Identifying disease related mutations with Condel 2.0

Three years ago, Abel developed and published in the American Journal of Human Genetics an approach to combine the results of several tools aimed at identifying disease-related single nucleotide variants (SNVs). He called the strategy a Consensus Deleteriousness score of SNVs, or Condel. It consisted in computing a weighted average of the scores of five of these tools (SIFT, PolyPhen2, MutationAssessor, LogRE and MAPP). The weights were extracted from the complementary cumulative distributions of the scores of sets of known disease-related and neutral SNVs. He showed that the Consensus score of the five tools outperformed the five individual methods, as well as other approaches to combine them. He presented the Condel of these five tools in one of the first posts of this blog, The making of Condel (CONsensus DELeteriousness Score), published on April 1, 2011.

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Our lab receives funding from La Marató de TV3

We are very honored to announce that we have received funds for a 3-year project from the money raised in the last telethon broadcast La Marató de TV3.



This is an annual television program broadcasted in Catalonia since 1996 which is devoted to diseases that are currently incurable. La Marató has a big repercussion in our country, not only for its ability to raise funds but also because it fulfills the task of informing the public about these diseases, the state of the art of the treatment and the importance of the research to advance in their prevention and cure.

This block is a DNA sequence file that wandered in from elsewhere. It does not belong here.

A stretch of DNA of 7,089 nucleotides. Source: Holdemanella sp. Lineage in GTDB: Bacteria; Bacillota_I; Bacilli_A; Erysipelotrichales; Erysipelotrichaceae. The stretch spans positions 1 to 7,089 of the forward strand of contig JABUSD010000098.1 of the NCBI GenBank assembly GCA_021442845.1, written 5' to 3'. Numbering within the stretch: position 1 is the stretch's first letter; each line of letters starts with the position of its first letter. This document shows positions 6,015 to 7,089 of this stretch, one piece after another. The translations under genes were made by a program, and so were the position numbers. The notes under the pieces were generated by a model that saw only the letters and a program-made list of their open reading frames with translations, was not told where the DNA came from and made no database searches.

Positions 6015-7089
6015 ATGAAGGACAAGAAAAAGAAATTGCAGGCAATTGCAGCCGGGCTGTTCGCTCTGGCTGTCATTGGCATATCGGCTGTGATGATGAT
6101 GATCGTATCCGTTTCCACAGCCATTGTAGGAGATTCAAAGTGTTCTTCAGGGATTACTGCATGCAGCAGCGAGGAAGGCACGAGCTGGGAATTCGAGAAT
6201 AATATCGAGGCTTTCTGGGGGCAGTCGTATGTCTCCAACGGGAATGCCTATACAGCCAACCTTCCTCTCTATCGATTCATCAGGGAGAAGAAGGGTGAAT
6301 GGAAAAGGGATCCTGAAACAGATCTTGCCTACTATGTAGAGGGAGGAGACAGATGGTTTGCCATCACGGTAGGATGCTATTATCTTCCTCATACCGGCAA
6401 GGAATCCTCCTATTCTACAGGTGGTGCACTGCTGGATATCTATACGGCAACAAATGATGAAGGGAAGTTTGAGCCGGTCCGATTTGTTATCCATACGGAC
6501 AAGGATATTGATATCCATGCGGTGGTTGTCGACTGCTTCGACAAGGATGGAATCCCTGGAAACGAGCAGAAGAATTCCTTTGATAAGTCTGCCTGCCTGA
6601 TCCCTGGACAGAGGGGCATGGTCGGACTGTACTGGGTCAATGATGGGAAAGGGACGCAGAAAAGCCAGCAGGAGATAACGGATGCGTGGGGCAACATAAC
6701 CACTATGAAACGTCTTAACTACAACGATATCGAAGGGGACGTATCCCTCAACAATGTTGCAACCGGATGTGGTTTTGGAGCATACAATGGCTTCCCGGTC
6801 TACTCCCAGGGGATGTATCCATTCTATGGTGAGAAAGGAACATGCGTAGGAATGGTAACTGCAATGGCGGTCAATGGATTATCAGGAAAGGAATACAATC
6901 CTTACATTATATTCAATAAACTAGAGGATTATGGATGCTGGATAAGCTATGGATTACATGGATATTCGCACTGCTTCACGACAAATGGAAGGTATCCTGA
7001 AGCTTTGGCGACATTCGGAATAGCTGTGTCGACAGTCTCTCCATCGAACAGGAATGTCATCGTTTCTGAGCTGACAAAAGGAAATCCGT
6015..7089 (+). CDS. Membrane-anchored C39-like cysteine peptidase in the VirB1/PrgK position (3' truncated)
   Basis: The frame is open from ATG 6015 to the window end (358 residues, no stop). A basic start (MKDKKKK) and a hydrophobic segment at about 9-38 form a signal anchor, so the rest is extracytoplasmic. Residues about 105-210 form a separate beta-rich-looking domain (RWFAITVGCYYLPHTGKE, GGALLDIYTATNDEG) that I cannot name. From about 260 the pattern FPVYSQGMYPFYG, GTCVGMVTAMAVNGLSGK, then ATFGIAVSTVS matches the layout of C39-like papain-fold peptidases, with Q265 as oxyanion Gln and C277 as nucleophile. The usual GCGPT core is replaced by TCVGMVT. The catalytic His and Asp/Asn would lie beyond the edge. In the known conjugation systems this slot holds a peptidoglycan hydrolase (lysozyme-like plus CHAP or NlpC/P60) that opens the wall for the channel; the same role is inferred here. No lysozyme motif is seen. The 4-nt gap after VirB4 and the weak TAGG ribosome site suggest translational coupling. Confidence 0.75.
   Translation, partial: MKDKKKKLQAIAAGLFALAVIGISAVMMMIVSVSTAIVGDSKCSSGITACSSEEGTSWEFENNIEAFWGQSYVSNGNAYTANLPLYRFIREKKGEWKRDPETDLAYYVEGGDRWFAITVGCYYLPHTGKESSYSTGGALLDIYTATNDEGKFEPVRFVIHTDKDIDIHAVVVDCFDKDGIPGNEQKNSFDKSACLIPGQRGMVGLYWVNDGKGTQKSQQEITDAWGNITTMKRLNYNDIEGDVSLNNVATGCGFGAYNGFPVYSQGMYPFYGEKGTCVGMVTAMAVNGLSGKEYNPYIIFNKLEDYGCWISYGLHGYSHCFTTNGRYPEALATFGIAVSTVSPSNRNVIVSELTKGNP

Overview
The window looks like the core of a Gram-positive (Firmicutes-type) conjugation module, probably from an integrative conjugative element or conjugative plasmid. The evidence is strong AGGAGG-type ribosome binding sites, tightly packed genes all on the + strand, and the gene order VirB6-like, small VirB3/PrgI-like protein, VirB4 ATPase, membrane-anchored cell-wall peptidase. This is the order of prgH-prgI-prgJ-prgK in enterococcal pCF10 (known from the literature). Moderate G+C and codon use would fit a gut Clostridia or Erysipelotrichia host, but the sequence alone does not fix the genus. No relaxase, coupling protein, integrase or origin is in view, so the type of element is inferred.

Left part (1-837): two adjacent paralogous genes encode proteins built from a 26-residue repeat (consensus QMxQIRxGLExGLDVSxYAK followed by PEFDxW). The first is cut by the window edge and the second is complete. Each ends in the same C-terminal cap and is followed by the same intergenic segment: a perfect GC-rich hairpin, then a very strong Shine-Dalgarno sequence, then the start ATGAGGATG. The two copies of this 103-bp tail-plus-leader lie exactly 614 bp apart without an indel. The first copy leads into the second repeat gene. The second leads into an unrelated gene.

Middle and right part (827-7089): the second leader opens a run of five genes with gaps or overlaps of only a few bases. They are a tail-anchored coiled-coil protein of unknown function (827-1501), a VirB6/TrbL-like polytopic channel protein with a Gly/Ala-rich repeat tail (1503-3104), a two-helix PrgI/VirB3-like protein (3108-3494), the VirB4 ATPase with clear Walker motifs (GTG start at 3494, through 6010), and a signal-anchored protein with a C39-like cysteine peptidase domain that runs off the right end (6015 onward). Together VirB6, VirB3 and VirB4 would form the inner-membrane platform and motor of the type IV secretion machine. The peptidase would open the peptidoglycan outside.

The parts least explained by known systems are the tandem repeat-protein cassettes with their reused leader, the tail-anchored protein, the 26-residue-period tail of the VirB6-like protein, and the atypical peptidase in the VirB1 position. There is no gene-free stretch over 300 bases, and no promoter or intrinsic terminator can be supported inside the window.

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Our research explained in a short video

The University Pompeu Fabra has produced a video in which we explain in brief our research. We recorded three versions of the video, one in Catalan, one in Spanish and one in English. The videos are distributed through the UPF youtube channel.

I leave you here with the English version of the video. For the Catalan version follow this link. And this link for the Spanish version.


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My slides on: Identification of cancer drivers across tumor types

Yesterday I gave a talk at the PRBB Computational Genomics Seminars Series. In that talk I summarized our work of this year in the lab. Basically, we have developed methods to identify cancer driver genes and we have applied them to thousands of tumor resequenced genomes. Here, I leave you the slides, and I summarize the talk below.


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Comprehensive identification of mutational cancer driver genes across 12 tumor types